Molecular and nuclear physics provide the next level of analogy. At some degree of occupancy of the highest nuclear shells, a deformed shape becomes energetically preferable. Then the nucleus acquires a natural internal asymmetry. Again, this does not require any transition to an infinite particle number. And here the real analog of the Goldstone mode emerges, the rotational branch of the nuclear excitation spectrum. In molecules, rotational levels are abundant as a consequence of the specific molecular shape. Due to the finite moment of inertia, the rotational spectrum is discrete, but it seems difficult to deny that symmetry-breaking physics is appearing already on the level of a small, autonomous quantum system.
In many classical examples, such as superfluidity or superconductivity, the phase transition actually does not occur absolutely spontaneously. It is governed by the external heat bath bringing the system to a critical temperature. This is also seen clearly in Rayleigh–Bénard convective instability. In a similar way, the nuclear shape phase transition is driven, in the absence of a thermostat, by increasing occupancy rates of upper shells, or, we can say, by the chemical potential. There are examples where this shape transformation is quite sharp as a function of the nucleon number. On the other hand, an analog of the superfluid phase transition in nuclei is indeed different from that in the bulk superfluid. The low-lying states have a condensate of pairs with the formally evaluated correlation length exceeding the size of the nucleus. But here the effect of the finiteness of the system is clearly evident: excitation of the nucleus, similar to the heating, does not lead to the sharp phase transition at some critical temperature. Instead, we see just gradual crossovers to normal nuclear matter.
I believe that such a broad understanding of phase transitions and symmetry breaking in applications to finite quantum systems can be traced back to the pioneering work of James Rainwater, Aage Bohr, and Ben Mottelson on nuclear deformation and Bohr, Mottelson, and David Pines on nuclear superfluidity.1 My late teacher Spartak Belyaev has shown how nuclear pairing changes all observable nuclear properties, including the moment of inertia, through coexistence of those two critical phenomena in atomic nuclei.2 When he received the Eugene Feenberg Medal in 2004, Belyaev gave a lecture titled “Many-Body Physics and Spontaneous Symmetry Breaking,” combining physics of macroscopic superfluidity and nuclear collective phenomena.3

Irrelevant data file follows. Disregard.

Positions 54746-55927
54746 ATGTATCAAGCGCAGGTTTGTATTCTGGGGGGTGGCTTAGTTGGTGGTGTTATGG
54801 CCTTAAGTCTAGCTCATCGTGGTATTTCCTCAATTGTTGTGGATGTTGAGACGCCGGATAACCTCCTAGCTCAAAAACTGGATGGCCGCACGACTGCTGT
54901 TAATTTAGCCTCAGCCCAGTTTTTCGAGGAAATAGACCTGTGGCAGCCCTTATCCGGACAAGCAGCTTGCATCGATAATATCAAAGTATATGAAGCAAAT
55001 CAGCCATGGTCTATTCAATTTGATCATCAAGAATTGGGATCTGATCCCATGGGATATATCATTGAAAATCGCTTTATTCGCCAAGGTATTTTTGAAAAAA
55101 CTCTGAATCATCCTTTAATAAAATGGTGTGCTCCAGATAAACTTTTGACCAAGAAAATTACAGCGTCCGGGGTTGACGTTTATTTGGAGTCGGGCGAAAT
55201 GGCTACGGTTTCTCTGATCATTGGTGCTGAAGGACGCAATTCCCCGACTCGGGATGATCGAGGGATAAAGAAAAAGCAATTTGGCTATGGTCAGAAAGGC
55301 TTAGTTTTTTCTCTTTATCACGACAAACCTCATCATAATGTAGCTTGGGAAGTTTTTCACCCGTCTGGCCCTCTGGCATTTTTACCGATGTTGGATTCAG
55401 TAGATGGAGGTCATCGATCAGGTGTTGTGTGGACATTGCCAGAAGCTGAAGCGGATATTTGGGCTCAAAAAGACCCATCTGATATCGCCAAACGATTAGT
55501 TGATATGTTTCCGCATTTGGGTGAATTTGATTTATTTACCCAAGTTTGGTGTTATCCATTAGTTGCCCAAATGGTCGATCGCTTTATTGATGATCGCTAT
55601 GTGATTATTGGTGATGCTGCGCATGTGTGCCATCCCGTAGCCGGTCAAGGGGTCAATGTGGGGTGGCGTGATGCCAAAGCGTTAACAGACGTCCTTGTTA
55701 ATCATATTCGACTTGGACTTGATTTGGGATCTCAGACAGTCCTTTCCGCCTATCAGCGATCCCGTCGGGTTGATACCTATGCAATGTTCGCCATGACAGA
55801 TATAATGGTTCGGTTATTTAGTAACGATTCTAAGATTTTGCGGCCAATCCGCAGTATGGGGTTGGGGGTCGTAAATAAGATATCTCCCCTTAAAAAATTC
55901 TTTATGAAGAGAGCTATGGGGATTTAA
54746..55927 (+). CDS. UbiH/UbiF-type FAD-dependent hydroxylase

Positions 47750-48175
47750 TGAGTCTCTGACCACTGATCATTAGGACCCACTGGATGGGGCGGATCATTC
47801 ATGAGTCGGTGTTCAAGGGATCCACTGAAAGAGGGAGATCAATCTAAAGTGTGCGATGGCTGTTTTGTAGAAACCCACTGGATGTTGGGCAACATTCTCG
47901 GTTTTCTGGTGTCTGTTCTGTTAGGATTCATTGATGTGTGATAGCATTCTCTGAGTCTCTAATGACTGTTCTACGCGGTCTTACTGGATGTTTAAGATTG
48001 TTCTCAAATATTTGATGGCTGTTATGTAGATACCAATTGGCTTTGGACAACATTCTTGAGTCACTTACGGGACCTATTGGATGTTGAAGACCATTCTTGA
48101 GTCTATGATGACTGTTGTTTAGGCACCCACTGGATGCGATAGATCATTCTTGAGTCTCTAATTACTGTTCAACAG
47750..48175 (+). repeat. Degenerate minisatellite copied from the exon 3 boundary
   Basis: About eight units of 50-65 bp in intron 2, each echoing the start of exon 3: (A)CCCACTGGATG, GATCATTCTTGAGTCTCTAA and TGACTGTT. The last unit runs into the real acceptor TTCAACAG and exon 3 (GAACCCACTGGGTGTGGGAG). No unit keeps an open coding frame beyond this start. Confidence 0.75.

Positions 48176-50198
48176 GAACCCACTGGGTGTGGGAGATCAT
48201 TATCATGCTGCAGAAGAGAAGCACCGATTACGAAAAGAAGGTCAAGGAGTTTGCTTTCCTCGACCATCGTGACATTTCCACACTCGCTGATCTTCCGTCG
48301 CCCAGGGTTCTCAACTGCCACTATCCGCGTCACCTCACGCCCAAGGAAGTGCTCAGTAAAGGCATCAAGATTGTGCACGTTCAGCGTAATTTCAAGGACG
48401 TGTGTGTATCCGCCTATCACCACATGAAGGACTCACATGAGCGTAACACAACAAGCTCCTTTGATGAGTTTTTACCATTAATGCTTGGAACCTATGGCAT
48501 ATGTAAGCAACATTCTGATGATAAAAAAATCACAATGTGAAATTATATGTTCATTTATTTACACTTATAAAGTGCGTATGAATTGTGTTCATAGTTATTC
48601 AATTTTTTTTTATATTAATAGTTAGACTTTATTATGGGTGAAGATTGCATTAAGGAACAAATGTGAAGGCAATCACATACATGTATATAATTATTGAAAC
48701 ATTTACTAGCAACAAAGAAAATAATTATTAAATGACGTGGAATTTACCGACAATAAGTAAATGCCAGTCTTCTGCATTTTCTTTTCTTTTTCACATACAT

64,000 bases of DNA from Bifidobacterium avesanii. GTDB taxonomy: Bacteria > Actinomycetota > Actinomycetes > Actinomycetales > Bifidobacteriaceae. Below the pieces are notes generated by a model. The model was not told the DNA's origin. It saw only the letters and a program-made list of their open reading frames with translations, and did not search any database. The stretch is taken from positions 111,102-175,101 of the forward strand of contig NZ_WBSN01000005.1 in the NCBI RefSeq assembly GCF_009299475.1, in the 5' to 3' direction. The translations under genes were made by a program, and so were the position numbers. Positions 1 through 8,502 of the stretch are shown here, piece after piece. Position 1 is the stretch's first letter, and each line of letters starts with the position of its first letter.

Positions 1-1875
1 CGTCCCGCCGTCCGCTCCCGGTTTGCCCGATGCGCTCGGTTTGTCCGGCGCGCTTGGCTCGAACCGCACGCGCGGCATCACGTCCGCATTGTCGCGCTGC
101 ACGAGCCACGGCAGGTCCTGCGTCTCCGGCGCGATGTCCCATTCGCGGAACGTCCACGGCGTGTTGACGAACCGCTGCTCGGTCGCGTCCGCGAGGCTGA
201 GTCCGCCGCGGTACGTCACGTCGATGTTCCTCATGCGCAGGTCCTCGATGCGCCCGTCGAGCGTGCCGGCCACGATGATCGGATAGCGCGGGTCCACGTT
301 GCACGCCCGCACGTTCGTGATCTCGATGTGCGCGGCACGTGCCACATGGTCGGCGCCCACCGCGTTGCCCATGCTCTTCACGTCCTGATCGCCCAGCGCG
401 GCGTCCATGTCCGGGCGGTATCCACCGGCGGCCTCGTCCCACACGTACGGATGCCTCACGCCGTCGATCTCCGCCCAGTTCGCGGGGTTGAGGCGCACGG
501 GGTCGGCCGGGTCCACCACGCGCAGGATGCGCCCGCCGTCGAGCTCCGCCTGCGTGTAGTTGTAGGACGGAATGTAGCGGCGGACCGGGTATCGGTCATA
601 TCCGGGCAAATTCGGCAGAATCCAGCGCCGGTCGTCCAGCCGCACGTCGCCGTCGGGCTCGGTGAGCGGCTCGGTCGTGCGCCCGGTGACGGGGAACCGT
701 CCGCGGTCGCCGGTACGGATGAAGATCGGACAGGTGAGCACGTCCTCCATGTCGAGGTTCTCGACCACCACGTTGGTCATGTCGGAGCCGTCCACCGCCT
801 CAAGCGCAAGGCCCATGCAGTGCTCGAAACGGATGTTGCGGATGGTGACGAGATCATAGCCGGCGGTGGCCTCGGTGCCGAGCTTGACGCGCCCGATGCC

Édouard Brézin replies:
I would like to thank our colleagues for their comments, which indeed point to other relevant, significant contributions to the topic of spontaneous symmetry breaking. In my short article, I wanted to illustrate how much this concept was ubiquitous; from condensed matter to cosmology and particle physics, I have tried to point out how our understanding of many phenomena is based on spontaneous symmetry breaking.
Vladimir Zelevinsky is Professor of Physics at Michigan State University.
Édouard Brézin is Professor Emeritus at the Université Pierre et Marie Curie in Paris.
- James Rainwater, “Nuclear Energy Level Argument for a Spheroidal Nuclear Model,” Physical Review 79 (1950): 432–34. Aage Bohr and Ben R. Mottelson, Nuclear Structure: Volume II, Nuclear Deformations (New York: Benjamin, 1974). Aage Bohr, Ben Mottelson, and David Pines, “Possible Analogy between the Excitation Spectra of Nuclei and Those of the Superconducting Metallic State,” Physical Review 110 (1958): 936–38. ↩
- Spartak Belyaev, “Effect of Pairing Correlation on Nuclear Properties,” Matematisk-fysiske Meddelelser Kongelige Danske Videnskabernes Selskab 31, no. 11 (1959). Alexei Barabanov and Vladimir Zelevinsky, “Spartak Timofeevich Belyaev,” Physics Today 70, no. 6 (2017): 72. ↩
- Spartak Belyaev, “Many-Body Physics and Spontaneous Symmetry Breaking,” in Recent Progress in Many-Body Theories: Proceedings of the 12th International Conference, ed. Joseph A. Carlson and Gerardo Ortiz (Singapore: World Scientific, 2006), 13–24. ↩